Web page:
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Soluble Aspirin Could Be Groundbreaking Treatment For Glioblastoma

Soluble Aspirin Could Be Groundbreaking Treatment For Glioblastoma

By: Sarah Massey, M.Sc.

Posted on: in News | Life Science News

A new truly-soluble drug containing liquid aspirin, could offer a valuable treatment option for patients with a type of brain tumor known as glioblastoma. Researchers from the Brain Tumour Research Centre of Excellence at the University of Portsmouth in the United Kingdom, found that the soluble drug was able to cross the blood-brain barrier.

The blood-brain barrier is a semi-permeable membrane, which allows certain molecules to pass through, while preventing pathogens and other foreign substances from entering the brain. While this membrane is integral to protect the brain, cancer drug developers have faced numerous challenges in designing therapies that are able to pass through the barrier.

Many cancer drugs used to fight tumors in other parts of the body are too large to fit through the blood-brain barrier. Previous research has suggested that aspirin has anti-cancer properties, however currently-available liquid forms of the drug are not fully soluble. Instead, these drugs contain small particles of solid aspirin which can cause gastric side effects when taken orally.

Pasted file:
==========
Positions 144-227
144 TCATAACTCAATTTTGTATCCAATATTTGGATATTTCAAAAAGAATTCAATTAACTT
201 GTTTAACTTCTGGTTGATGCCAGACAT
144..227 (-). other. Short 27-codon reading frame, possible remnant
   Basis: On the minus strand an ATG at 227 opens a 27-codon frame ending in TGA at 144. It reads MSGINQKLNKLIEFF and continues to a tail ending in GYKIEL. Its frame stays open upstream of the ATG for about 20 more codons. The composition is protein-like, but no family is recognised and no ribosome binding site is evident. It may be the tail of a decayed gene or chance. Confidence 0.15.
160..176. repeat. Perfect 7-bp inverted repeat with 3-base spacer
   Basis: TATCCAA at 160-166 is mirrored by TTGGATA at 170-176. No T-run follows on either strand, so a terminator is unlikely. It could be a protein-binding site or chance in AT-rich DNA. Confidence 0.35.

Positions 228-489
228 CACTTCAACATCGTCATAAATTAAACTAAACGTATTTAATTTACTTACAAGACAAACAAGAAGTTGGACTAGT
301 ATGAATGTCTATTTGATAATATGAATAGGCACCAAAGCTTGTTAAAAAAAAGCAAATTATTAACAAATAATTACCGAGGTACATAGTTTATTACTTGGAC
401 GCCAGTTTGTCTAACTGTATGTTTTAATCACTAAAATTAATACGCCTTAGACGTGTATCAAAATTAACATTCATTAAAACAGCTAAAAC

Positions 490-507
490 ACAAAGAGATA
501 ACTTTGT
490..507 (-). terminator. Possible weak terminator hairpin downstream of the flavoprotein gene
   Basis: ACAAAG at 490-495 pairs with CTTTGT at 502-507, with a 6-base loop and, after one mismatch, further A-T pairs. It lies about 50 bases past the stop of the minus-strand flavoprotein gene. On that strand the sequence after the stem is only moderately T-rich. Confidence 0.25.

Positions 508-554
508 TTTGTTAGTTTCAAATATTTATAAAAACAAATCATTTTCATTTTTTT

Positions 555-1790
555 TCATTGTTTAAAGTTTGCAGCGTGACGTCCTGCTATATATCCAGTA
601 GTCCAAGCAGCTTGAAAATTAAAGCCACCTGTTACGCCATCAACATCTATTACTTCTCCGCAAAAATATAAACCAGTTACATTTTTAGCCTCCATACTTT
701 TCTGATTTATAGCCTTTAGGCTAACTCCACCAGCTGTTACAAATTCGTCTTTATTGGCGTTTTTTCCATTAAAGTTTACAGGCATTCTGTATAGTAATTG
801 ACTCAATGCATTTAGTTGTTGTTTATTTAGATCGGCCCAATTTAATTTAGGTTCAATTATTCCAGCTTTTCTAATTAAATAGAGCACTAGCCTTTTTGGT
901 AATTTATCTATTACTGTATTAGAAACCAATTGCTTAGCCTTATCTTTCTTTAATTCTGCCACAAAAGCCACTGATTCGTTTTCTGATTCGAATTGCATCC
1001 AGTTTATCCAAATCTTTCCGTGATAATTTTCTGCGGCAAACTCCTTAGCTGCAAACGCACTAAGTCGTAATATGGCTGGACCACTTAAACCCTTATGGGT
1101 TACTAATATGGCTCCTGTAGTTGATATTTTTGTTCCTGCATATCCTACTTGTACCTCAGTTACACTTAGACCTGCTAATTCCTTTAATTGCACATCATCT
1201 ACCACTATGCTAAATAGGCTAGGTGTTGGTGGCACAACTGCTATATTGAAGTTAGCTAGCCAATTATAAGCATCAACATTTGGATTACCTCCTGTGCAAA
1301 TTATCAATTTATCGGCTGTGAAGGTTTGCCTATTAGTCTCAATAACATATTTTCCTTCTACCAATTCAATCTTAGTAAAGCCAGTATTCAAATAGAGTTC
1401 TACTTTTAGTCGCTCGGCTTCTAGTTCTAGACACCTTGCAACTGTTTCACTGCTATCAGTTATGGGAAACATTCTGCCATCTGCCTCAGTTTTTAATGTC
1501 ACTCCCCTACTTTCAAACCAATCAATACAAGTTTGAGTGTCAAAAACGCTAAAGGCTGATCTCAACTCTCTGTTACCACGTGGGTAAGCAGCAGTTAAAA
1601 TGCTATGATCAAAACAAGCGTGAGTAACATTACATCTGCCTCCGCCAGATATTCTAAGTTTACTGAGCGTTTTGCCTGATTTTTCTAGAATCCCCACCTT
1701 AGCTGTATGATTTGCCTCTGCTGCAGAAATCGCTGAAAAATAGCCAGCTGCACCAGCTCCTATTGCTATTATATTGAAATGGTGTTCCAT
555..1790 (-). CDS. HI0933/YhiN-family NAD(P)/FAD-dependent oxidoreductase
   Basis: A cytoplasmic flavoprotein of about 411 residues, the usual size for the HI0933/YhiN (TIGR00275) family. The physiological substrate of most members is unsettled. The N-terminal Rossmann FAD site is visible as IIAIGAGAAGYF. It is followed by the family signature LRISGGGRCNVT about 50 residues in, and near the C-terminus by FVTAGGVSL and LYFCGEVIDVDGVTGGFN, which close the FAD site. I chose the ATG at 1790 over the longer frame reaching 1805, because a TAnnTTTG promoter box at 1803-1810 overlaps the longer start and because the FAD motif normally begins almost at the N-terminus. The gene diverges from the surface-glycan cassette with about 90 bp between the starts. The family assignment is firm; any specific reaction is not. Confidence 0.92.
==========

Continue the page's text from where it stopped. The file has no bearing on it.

In collaboration with Innovate Pharmaceuticals, the University of Portsmouth researchers developed the soluble drug, named IP1867B, which contains aspirin along with two other compounds. These ingredients have been show to destroy cancer cells without damaging the surrounding healthy brain tissue, and all three compounds have already been approved for clinical use.

In testing the drug on tumor cells and tissue collected from adults and children with brain cancer, the researchers found that IP1867B was ten times more effective at treating glioblastoma compared to any combination of currently-available treatments for the cancer. Glioblastoma is one of the most common and deadly forms of brain cancer in adults.

“This is a potential game-changer for research into brain tumours and clearly shows what sustainable research is able to achieve,” said Sue Farrington Smith, chief executive of Brain Tumour Research. “It is science like this that will enable us to eventually find a cure for this devastating disease which kills more children and adults under the age of 40 than any other cancer.” The researchers say that further preclinical development must be done before the soluble aspirin can enter early-stage clinical trials involving humans.

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